13 March 2013

On tandas and safety nets

I just came back from Viento Norte - Festivalito Milonguero. Throughout this event, as is common at milonguero events / encuentros, (almost) all of us said "thank you for the dance" after one tanda.

It's been two days, and I miss it already: this buzz of excitement we experience every ten minutes.

The electricity in the room when the floor is empty and the cortina is drawing to an end. The electricity inside. What is the DJ's choice for the next tanda? Will it be something I love? Will I be able to find the right person for Donato, Di Sarli, D'Agostino?

I miss the anticipation in the room before each tanda.

Girls on the edge of their chairs, necks craned, backs straight as rulers. Guys standing tall, looking across the dance floor. Heads swivelling to locate the next favourite partner. Secret smiles as decisions are being made. Determined looks as the tanda starts. Eyebrows shooting upwards, happy nodding, broad grins, guys walking towards their lady. Humorous exclamations of disappointment if someone else was chosen. Misunderstandings, blushing and bashful laughter.

I miss this carefreeness, one that I don't find elsewhere. I miss the carefreeness of not having to plan ahead for the tanda after, a tanda I don't know anything about. The carefreeness of not having to worry about getting stuck with the right person, but the wrong music. The carefreeness of not making anyone feel bad by saying "thank you" after one tanda.

And most importantly: I miss being reminded to dance without a safety net, to dance knowing that there's no next tanda if I fail miserably during the first four tangos. I miss being reminded to walk into the embrace, into the music, into now, to challenge myself to immediacy, without hesitation or reservation.

I even miss the sting of sadness when a perfect tanda is over, a sadness coloured with the comfort of thinking that if we danced another one, it might have become just a little less perfect...

7 March 2013

Female tango composers: Dorita Zárate

Since it's International Women's Day tomorrow, I thought I'd celebrate by starting off a series of posts about women that are unknown for many of us. These women have something special in common: they were composers in a time when the tango music world was dominated by men.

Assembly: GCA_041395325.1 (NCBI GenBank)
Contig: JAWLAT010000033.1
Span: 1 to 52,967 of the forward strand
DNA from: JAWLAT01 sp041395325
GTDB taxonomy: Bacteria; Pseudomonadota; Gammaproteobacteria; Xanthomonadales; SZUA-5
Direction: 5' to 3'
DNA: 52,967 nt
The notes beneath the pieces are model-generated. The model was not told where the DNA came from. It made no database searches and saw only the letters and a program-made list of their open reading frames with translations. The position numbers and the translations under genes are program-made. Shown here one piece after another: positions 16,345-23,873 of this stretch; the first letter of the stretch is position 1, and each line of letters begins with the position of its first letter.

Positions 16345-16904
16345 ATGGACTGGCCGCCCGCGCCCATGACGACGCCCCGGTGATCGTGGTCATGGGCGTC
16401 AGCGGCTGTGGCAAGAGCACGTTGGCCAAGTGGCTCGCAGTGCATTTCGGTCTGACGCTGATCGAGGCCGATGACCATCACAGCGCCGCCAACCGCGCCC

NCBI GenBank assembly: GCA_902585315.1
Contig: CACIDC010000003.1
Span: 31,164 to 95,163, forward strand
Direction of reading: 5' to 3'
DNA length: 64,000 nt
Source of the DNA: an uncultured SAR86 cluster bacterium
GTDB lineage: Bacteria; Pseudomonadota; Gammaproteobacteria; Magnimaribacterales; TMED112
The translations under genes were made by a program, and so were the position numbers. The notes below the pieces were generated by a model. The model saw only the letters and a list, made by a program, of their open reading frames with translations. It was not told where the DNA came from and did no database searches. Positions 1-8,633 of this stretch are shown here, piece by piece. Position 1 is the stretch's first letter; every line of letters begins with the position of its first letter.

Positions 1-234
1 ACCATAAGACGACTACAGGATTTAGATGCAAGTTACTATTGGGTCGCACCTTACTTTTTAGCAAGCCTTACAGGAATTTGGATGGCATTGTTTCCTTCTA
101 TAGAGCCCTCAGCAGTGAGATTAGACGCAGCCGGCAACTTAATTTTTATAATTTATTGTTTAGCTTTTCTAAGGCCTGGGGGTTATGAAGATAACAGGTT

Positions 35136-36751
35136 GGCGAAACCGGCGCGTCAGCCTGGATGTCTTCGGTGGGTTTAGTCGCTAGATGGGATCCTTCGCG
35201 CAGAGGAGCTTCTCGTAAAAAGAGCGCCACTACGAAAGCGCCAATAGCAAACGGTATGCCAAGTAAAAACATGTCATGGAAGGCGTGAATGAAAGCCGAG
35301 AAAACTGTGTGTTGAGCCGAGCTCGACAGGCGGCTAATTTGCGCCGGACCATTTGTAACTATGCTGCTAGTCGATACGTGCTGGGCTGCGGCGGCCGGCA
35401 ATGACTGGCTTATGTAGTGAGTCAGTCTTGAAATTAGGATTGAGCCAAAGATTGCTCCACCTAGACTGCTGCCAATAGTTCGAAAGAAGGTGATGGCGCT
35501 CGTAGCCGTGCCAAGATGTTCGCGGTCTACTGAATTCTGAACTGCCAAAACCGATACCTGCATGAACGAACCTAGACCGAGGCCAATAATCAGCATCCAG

In these posts, I'll focus on women who composed music that was recorded, so we can listen to their work.

The first female composer I discovered was Dorita Zárate. In addition to one milonga that wasn't recorded, Por ella, she wrote one tango - No esperaba verte más - and one milonga - Zorzal - that were recorded by Carlos Di Sarli.

(collage by me - images found at Tangos al bardo and tango.info)

Sadly, I couldn't find much information about Dorita Zárate online. There's a small biography in Spanish at Tangos al bardo though, which tells us that Zárate's real name was Teodora María García, and that she was born in 1917.

Zárate was a singer as well, and her career started early: when she was only 15, she won a contest for new voices at the Radio La voz del aire. She sang occasionally with Ciriaco Ortiz - who used to call her "Gauchita" - and even with Rodolfo Biagi on the radio.

Dorita Zárate wrote both music and lyrics to No esperaba verte más and Zorzal.


* No esperaba verte más  Carlos Di Sarli - canta Jorge Durán - 1946

* Zorzal  Carlos Di Sarli - canta Roberto Rufino - 1941

* Zorzal  Orquesta José García - canta Alfredo Rojas 1942

Zorzal was also recorded in 1969 with Enrique Rodríguez and Dorita Zárate herself, but I couldn't find this one online.

Zorzal is a type of bird - for instance a blackbird - but to me, it looks like the lyrics might be about a man that was a great singer:

Lyrics copied from tangostangos.com.ar

If you have additional information about Dorita or her music / lyrics, you're welcome to post it in a comment. I'll be away this weekend, so comments will be published on Monday =)

4 March 2013

Yo no sé por qué te quiero - beauty in simplicity

Drawing music is both fun and useful. It always makes me see something I didn't notice - or didn't know I had noticed. So this weekend, I made a drawing of a tango I love a lot: Yo no sé por qué te quiero. It was written in 1934 by Francisco Canaro; with lyrics by Ivo Pelay. My favourite version is Canaro's own recording, canta Ernesto Famá 1934.

You can listen to it here: archive.org and YouTube. The links are to the same recording - I hope that at least one of them works if you live in a country that restricts online listening. The links open in another tab so you can listen and look at the same time. 

I'm fascinated with how Canaro builds his composition out of one, very small idea. Basically, most of this tango consists of one tiny structure:  ╱╲

Here are the two parts - A and B section.

This is by no means a full musical analysis - and it's not meant to be - but we can still see how Canaro builds a whole story with his small fragment. I especially like the way he's changing the mood from the A section to the B section. He uses the same idea, but breaks up the structure, adding suspense.

If you leave a comment, I'm very much interested to hear if this did make sense or not - and if you are familiar with music notation / have done this kind of thing before.

Additional links:

- Francisco's younger brother Rafael recorded a quite beautiful version a couple of years after.

- Lyrics and version by José Carnet / Nelly Omar on Todotango